Exactly five years after the Higgs boson discovery at the Large Hadron Collider (LHC) at CERN, new studies of this particle, involving significant MPP contributions, are presented at the EPS-HEP conference in Venice. The results are based on Run-2…

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The newly developed chip for the new readout system of the muon chambers used in HL-LHC. (Photo: M. Fras/MPP)

ATLAS Muon Detector Readout Electronics Workshop, 03-04 July 2017 at MPP

The Large Hadron Collider (LHC) at CERN will be upgraded to ten times higher beam intensity by the year 2025, the high-luminosity Phase-II of the LHC, called HL-LHC.  It which will lead to a further increase of the discovery potential for new…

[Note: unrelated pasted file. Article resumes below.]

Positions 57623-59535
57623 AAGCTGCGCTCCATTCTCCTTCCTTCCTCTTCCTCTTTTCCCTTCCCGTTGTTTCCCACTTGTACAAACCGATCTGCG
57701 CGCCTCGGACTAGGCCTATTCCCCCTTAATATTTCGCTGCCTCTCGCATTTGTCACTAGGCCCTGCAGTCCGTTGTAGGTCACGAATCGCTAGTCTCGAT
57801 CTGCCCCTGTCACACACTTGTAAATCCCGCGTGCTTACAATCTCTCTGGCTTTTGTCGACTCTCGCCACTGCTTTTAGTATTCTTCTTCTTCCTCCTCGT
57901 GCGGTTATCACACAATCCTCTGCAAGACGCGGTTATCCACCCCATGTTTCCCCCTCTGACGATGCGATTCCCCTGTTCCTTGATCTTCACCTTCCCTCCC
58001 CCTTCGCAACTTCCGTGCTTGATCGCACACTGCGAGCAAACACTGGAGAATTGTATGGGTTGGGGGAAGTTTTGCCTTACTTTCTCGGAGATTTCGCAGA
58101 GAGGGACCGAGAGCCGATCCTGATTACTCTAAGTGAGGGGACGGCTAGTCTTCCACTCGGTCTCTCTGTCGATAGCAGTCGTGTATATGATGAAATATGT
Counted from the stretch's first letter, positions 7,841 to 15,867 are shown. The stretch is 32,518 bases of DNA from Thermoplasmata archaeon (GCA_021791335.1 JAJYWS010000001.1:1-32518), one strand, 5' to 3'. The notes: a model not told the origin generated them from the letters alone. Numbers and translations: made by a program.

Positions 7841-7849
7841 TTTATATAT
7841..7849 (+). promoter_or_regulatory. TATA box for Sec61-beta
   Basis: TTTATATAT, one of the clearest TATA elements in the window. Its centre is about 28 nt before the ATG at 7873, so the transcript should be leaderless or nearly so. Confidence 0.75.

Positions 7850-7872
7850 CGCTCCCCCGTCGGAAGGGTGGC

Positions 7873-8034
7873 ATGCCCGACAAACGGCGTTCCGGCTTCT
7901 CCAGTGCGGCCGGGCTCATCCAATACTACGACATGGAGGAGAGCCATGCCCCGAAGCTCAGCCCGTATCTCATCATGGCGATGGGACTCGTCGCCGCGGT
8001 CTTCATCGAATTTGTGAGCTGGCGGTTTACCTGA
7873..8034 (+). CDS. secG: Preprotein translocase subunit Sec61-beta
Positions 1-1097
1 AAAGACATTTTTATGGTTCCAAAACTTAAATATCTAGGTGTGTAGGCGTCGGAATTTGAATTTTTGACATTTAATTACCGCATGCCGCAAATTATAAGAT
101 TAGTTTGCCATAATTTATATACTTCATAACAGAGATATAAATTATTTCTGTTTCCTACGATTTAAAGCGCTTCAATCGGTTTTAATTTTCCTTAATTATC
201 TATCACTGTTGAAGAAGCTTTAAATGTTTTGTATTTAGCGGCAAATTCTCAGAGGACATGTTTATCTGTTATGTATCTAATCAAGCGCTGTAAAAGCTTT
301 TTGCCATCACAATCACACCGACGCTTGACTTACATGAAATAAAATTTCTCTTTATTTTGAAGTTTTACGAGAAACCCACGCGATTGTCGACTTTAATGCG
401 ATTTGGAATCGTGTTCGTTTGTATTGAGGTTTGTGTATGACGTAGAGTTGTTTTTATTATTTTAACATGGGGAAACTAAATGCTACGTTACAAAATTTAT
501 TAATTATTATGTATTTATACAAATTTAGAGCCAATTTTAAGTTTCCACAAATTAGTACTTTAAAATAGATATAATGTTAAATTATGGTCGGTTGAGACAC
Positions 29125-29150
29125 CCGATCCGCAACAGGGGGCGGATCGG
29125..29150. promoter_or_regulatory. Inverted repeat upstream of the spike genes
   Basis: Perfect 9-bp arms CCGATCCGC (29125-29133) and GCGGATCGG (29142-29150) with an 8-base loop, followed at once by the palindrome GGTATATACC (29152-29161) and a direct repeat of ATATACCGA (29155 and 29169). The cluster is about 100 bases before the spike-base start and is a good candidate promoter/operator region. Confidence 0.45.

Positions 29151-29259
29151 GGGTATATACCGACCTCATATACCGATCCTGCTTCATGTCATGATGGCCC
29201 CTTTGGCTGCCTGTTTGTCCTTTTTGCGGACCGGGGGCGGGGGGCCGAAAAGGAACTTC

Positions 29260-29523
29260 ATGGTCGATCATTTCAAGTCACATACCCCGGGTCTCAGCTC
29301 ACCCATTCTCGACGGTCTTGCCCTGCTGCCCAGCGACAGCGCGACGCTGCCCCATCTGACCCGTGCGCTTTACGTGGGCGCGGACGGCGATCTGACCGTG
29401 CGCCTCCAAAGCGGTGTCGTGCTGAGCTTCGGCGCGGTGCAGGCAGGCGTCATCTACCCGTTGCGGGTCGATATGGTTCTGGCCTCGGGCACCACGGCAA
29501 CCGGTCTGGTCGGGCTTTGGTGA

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Installation of a muon chamber in the ATLAS detector

New muon chambers successfully installed in the ATLAS detector

The MPP has spent the last few weeks equipping the ATLAS detector, the largest physics experiment in the world, with twelve new muon chambers. These instruments operate with much higher precision and read-out speed than their predecessors. They were…

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350 drift tubes in eight layers are mounted in each muon chamber.

ATLAS detector: New muon chambers with higher precision

The ATLAS detector is currently undergoing a substantial upgrade: The Max Planck Institute for Physics (MPP) has developed novel drift-tube chambers to measure muon tracks. The Institute will supply 12 of these muon chambers to CERN, where they are…